Since that time, we have been focused on social casino, but we’re now looking more closely at RMG. We haven’t specifically decided how we’re going to proceed there, but we are lookingatworking with companies that already haveRemote Gaming Server (RGS) and RMG distribution deals in place. Long term, I think it’s imperative that we have an internal solution and we’re exploring all sorts of options.

Mobile products housed on the premises of casinos, especially in tribal gaming, could be on the table as a growth market in 2017. Is this an avenue AGS would be keen to explore?

Yes. I don’t think you’ll see us launch any sort of on-premise interactiveproduct in 2017, but it’s definitely something we’re closely monitoring. Scaling our social B2B product is the primary focus next year, but on-premise RMG is a natural extension of that strategy.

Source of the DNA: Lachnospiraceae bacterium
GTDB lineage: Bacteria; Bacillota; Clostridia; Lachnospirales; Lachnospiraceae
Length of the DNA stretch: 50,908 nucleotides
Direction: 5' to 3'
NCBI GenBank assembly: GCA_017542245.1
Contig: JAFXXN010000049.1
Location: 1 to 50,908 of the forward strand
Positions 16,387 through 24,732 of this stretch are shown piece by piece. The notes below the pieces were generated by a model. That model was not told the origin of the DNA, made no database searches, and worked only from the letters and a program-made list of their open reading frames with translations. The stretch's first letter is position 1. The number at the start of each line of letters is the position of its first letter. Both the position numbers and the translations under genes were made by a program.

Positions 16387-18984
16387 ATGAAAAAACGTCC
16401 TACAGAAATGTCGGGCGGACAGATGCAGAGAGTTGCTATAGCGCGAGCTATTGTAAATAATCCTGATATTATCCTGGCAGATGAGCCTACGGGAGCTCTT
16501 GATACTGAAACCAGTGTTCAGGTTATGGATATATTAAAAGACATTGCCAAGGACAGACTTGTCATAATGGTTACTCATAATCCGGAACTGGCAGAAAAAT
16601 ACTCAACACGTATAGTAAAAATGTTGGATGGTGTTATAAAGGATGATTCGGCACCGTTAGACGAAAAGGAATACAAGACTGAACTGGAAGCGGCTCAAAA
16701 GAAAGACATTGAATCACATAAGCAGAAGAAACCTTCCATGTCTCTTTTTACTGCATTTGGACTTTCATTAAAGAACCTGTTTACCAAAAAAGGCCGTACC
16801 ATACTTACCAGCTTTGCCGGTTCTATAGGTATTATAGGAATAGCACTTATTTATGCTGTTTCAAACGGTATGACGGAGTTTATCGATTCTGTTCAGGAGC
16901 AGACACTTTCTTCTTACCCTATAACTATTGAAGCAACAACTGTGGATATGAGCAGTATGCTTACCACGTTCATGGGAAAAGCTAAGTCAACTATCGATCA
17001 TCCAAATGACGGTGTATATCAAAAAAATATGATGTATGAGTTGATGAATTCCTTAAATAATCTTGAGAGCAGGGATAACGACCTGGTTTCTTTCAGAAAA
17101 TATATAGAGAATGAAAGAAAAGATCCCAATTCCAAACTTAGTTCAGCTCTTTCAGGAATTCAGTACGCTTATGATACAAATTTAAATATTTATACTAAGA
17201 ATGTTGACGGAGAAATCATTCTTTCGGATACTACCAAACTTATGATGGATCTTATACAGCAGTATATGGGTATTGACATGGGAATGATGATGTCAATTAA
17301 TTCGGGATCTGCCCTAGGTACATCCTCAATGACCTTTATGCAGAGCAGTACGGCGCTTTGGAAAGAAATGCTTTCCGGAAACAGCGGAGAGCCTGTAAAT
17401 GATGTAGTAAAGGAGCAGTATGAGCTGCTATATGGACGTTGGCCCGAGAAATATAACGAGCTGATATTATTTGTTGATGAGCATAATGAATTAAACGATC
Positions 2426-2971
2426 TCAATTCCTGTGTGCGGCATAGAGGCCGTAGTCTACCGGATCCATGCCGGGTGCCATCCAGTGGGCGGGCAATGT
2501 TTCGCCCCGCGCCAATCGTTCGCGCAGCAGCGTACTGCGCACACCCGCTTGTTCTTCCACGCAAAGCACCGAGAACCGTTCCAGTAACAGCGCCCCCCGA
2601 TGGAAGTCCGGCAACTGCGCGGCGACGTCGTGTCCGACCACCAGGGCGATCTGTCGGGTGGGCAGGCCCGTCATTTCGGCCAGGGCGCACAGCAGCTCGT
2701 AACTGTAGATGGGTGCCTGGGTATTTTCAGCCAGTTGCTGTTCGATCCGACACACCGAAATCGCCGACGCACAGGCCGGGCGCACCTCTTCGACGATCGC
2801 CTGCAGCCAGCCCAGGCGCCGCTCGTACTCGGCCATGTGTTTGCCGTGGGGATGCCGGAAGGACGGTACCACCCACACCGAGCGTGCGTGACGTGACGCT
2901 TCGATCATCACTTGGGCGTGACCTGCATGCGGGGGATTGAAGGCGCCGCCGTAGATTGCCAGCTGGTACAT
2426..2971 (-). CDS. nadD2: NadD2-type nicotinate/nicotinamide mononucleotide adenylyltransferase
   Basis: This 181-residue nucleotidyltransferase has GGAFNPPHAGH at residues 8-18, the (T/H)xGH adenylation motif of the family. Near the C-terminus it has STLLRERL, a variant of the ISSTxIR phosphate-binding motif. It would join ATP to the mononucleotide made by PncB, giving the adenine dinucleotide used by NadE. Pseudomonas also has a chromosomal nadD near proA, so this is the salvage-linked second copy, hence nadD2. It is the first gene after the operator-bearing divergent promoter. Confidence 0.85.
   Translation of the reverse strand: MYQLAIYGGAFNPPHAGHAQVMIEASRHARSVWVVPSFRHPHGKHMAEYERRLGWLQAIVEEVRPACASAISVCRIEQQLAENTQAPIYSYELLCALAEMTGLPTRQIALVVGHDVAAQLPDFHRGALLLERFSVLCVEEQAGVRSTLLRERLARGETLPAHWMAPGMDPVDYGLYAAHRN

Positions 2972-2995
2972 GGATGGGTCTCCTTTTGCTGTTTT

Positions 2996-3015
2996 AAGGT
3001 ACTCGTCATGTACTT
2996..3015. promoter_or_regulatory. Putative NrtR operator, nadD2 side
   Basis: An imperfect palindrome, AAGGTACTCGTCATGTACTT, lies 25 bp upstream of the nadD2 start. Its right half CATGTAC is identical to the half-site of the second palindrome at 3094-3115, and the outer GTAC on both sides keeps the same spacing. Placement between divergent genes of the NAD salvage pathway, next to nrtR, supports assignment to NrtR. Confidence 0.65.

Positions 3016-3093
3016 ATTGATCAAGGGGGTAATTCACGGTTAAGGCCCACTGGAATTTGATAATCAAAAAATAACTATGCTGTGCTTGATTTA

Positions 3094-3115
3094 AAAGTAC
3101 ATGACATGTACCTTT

Is it important for AGS that there are similarities between its land-based and online games? Or are the product pools unrelated?

We feel pretty strongly that the games played on social/mobile need to be the same game that the player experiences on the casino floor. So when we launch a new AGS land-based title in our social apps, it’s as much of a 1:1 port as the technology allows. While all of the animations and things of that nature may not be exact, the math, art, sounds, music, etc. are as close as our mobile technology will allow.

We think that’s even more important as we work on B2B efforts because we want to develop a flow where an operator adds games to both their floor and their mobile product at the same time. It’s a fantastic way to introduce new titles to their players in a risk-free environment and then offer promotions to incent that same player to try that title the next time they’re on the casino floor.